• In one embodiment, the hospital ADT and HVAC systems 120 and 125 may each include an interface that allows the device 105, in conjunction with energy management module 115, to query, send data to, receive data from, and control one or more aspect of the hospital ADT system 120, database 110, and/or hospital equipment 125. Further details regarding the energy management module 115 are discussed below.
  • FIG. 2 is a block diagram illustrating one example of an energy management module 115-a. The energy management module 115-a may be one example of the energy management module 115 depicted in FIG. 1. As depicted, the energy management module 115-a may include a communication module 205, an analyzing module 210, a control module 215, an ADT updating module 220, and a notification module 225.
  • The energy management module 115-a may be configured to improve the efficiency and energy use of equipment in a hospital setting by interfacing with both the ADT system of the hospital and one or more pieces of energy consuming equipment associated with the hospital, resulting in a scalable solution that reduces electricity costs and increases energy conservation, and that is Health Insurance Portability and Accountability Act (HIPAA) compliant.
  • In one embodiment, communication module 205 may receive admission discharge transfer (ADT) information from a hospital ADT system. In some embodiments, communication module 205 may establish an encrypted connection with the hospital ADT system. In some cases, the encrypted connection established with the hospital ADT system may include a virtual private network (VPN) connection. Analyzing module may 210 analyze at least a portion of the ADT information received from the hospital ADT system. In some embodiments, control module may 215 generate a control signal based on the analysis of the ADT information, wherein the control signal may include control information configured to control an aspect of equipment in the hospital. In some cases, the control information may include an occupancy control signal indicating occupancy of a room in the hospital. Based on the occupancy control signal, equipment at the hospital may be powered off, powered on, placed in a standby mode, etc.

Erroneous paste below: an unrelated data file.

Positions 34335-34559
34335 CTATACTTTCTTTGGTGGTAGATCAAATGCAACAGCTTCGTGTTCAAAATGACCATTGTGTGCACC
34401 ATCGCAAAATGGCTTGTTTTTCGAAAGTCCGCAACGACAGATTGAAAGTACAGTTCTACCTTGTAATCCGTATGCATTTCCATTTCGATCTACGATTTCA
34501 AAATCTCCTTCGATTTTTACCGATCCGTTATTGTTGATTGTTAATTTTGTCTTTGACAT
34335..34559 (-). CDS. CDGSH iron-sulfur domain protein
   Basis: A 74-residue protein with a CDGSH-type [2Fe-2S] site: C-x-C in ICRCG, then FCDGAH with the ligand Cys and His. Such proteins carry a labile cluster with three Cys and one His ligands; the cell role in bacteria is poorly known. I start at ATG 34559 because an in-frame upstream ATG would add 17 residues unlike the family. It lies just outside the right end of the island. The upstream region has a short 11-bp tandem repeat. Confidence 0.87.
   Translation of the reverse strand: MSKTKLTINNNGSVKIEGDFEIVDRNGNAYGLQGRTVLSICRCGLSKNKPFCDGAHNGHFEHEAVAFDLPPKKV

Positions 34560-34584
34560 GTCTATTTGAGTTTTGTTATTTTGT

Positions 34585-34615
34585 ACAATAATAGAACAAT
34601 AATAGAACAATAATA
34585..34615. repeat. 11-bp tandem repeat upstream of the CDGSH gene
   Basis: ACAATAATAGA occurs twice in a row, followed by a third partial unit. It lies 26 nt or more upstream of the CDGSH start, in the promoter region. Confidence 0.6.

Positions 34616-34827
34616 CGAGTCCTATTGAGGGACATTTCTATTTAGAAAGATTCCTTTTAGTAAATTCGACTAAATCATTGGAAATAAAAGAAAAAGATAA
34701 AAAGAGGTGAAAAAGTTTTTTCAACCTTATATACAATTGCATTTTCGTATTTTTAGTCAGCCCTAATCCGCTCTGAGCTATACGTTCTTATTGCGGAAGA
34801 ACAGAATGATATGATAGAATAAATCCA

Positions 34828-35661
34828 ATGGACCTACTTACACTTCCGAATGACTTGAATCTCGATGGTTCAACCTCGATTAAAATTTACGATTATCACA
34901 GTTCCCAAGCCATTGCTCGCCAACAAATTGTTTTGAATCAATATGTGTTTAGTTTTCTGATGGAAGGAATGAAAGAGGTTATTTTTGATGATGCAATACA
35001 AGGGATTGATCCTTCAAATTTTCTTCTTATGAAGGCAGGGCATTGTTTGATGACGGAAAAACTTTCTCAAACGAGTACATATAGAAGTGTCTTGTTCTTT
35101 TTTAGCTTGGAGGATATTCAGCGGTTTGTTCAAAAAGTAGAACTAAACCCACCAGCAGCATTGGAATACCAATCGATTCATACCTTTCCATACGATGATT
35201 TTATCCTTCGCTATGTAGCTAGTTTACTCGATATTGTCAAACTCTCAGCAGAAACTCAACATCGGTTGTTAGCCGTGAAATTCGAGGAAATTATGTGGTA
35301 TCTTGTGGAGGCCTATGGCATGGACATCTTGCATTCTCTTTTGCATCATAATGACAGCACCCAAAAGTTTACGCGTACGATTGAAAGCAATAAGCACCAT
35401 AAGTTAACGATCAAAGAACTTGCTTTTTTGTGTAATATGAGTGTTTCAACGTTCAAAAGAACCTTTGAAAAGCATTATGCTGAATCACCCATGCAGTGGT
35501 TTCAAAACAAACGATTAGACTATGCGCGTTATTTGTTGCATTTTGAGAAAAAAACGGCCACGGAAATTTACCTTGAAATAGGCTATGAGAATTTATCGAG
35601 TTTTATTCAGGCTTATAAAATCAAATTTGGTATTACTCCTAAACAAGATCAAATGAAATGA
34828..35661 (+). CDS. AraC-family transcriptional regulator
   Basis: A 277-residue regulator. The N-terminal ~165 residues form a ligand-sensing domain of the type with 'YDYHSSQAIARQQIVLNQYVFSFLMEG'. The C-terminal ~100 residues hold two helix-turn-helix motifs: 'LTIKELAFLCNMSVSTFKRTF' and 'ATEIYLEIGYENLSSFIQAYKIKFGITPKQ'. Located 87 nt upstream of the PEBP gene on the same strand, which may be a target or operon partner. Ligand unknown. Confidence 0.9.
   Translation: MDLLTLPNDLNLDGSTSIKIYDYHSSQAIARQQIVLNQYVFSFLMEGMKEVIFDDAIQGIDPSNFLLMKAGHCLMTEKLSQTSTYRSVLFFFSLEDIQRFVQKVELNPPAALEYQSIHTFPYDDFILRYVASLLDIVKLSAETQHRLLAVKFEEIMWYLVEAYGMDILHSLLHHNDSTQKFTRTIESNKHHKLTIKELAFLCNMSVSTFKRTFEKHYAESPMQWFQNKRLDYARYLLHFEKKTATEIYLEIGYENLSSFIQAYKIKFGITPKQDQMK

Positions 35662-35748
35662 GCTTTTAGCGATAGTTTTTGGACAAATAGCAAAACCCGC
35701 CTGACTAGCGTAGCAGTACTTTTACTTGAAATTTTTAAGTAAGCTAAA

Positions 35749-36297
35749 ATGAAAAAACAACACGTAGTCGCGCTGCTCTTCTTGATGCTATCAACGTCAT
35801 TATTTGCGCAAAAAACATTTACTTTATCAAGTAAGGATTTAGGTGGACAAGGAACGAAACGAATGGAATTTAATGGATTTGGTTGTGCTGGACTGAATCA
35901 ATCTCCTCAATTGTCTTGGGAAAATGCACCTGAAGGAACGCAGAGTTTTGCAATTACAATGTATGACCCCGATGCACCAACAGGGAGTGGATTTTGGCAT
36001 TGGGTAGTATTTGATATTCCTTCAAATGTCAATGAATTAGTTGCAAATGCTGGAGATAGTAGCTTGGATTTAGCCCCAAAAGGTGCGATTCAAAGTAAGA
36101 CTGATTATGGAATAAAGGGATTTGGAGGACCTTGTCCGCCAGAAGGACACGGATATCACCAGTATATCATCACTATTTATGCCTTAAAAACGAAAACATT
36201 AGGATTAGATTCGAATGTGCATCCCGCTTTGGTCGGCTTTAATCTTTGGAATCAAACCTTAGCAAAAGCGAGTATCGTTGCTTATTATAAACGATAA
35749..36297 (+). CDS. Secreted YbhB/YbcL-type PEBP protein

• In one embodiment, control module 215 may generate the control signal based at least in part on a predetermined discharge time contained in the ADT information. In some cases, a hospital may establish a time period with a discharge time. After the lapse of the predetermined time a control signal is to be received in relation to equipment associated with the hospital. For example, a hospital may establish a time period of 45 minutes to be associated with discharge times. If the patient is discharged at 3:00 P.M., then the control signal is to be sent to the hospital 45 minutes after discharge, or at 3:45 P.M. Upon receiving the control signal, an aspect of equipment at the hospital may be controlled via the control signal. For example, certain equipment may be turned off, some equipment may be turned on, some equipment may be placed in a standby state, some equipment may be adjusted (e.g., temperature of a thermostat may be increased or decreased, window coverings closed or opened, etc.).
  • In one embodiment, analyzing module 210 may identify the hospital via the ADT information. In some cases, control module 215 may generate the control signal based at least in part on the identified hospital. In some embodiments, ADT updating module 220 may calculate an average discharge time based on the ADT information received. ADT updating module 220 may update ADT data stored in a database of the hospital ADT system based on the calculated average discharge time. In some cases, control module 215 may generate the control signal based at least in part on the calculated average discharge time. The control information may be configured to perform an equipment check on equipment at the hospital. Upon determining a problem exists with equipment at the hospital based on the equipment check, notification module 225 may generate a notification. In one or more embodiments, control information may be configured to control a heating ventilation air conditioning (HVAC) system at the hospital, control a lighting system at the hospital, control a media entertainment system at the hospital, control medical equipment at the hospital, control window coverings at the hospital, and/or control an appliance at the hospital. Medical equipment, which may be referred to as armamentarium, may include any equipment designed to aid in the diagnosis, monitoring or treatment of medical conditions.